Bill Lennox

Created by W.T. Ballard (Willis Todhunter Ballard)Pseudonyms include P. D. Ballard, Harrison Hunt, Neil MacNeil, John Shepherd(1903-80) “Just a friendly town... When the knife falls, everyone helps you down into the gutter.”-- Lennox ponders Hollywwood in "A Little Different" Here's another iconic private eye who's officially not a private eye, yet does pretty much everything … Continue reading Bill Lennox

Karl Craven

Created by Jonathan Latimer (1906-1983) "From the way her buttocks looked under the black silk dress, I knew she’d be good in bed." -- one of the great opening lines in detective fiction. A true hardboiled classic, Jonathan Latimer's Solomon's Vineyard, featuring hard-as-a-rock St. Louis private eye KARL CRAVEN (at least, that's what he claimed … Continue reading Karl Craven

Steve Midnight

Created by John K. Butler (1908-64)   Although he wasn't really a private eye, STEVE MIDNIGHT sure acted like one in the pages of Dime Detective in the 1940s. Steven Middleton Knight earned his nickname from the moneyed days of his youth when he had a rep as a "midnight playboy on a nation-wide scale." … Continue reading Steve Midnight

Honey West

  Created by G.G. FicklingPseudonym of Gloria and Forest Fickling Move over, Kinsey. Step aside, Sharon. Someone get the smelling salts for V.I. Here comes the shocking truth. The first really successful female private eye in her own series of novels was a bimbo! Or at least frequently clothing-challenged and none-too-swift. Evidence? This exclamation from … Continue reading Honey West

Nero Wolfe & Archie Goodwin

Created by Rex Stout (1886-1975) "Compose yourself, Archie. Why taunt me? Why upbraid me? I am merely a genius, not a god." --Nero Wolfe humbly confesses, in Fer-de-Lance "Go to hell, I'm reading." -- Archie has other things on his mind. Also in Fer-de-Lance At first glance, Rex Stout's NERO WOLFE might seem out of … Continue reading Nero Wolfe & Archie Goodwin

“Tough Dick” Donahue

Created by Frederick Nebel (1903-67) One of the hardest of the hard-boiled dicks was prolific pulpster Frederick Nebel's private eye "TOUGH DICK" DONAHUE, whom Cap Shaw of Black Mask hoped would replace The Continental Op after Dashiell Hammett stopped writing for that magazine. There was certainly some reasons for their optimism. A big, burly Irishman and … Continue reading “Tough Dick” Donahue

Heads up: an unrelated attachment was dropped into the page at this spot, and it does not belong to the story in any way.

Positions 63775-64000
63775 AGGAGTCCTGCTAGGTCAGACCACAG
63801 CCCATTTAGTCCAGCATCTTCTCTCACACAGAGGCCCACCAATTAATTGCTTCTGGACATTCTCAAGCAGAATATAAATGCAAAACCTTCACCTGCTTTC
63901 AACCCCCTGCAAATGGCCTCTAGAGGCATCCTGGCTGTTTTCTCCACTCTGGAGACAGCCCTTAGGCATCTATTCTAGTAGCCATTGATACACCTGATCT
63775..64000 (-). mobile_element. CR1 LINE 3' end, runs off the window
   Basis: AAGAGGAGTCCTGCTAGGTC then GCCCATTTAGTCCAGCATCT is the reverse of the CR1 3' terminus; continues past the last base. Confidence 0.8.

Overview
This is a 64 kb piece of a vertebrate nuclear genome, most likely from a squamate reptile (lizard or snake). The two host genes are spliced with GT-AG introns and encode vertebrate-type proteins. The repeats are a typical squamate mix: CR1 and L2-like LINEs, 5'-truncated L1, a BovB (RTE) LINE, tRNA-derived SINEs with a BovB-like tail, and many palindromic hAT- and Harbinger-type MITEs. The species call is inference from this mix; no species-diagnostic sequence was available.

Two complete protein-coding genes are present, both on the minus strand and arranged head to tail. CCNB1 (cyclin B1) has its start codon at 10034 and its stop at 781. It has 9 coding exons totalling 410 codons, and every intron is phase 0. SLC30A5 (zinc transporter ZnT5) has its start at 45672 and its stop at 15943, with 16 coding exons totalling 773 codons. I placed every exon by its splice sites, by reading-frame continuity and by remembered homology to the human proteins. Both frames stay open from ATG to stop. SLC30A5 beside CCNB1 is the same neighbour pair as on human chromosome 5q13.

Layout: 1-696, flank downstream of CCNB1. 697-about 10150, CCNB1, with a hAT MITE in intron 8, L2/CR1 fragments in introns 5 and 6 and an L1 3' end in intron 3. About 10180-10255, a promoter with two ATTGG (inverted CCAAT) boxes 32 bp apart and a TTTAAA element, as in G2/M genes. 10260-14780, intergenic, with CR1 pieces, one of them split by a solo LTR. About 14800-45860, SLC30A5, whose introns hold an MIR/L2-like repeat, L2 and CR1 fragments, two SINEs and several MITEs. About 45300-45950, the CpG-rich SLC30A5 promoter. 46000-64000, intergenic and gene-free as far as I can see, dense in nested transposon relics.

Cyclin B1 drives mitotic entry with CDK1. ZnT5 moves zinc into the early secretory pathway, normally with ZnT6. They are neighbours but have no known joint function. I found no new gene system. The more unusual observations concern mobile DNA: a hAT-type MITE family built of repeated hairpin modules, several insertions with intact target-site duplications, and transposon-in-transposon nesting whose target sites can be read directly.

Cardigan (aka “Steve Cardigan” & Jack Cardigan”)

Created by Frederick NebelPseudonyms include Grimes Hill, Lewis Nebel & Eric Lewis(1903-1966) “I said I was sorry, you want me to set it to music?” The award for most appearances by a series character in Dime Detective has to go to prolific pulpster Frederick Nebel's St. Louis private eye JACK CARDIGAN. Starting with "Death Alley" … Continue reading Cardigan (aka “Steve Cardigan” & Jack Cardigan”)

Mitch Tobin

Created by Tucker Coe Pseudonym of Donald Westlake (1933-2008) Guilt? MITCH TOBIN's soaking in it. This unlicensed private eye and disgraced ex-cop appeared in five novels by Donald Westlake (under the pen name of Tucker Coe), and together they make up one of the most interesting and varied private eye series of the sixties. Obsessed and … Continue reading Mitch Tobin

Ed Clive

Created by Leigh Brackett (1915-1978) She was wearing a white raincoat with the hood thrown back. There were raindrops caught in her soft black hair, but the drops in her thick lashes never came out of a Los Angeles sky. Her arms went around him, tight. He kissed her. "Hello, tramp." EDMOND CLIVE's your classic, … Continue reading Ed Clive

Chet Drum

Created by Stephen Marlowe Pseudonym of Milton Lesser Stephen Marlowe wrote a quite popular, but now almost-forgotten series for Fawcett/Gold Medal about globe-trotting private eye, CHESTER "CHET" DRUM. It's a shame they've slipped into relative obscurity, because they were quite well written and often very engaging books, and brought a new wrinkle into the Shamus … Continue reading Chet Drum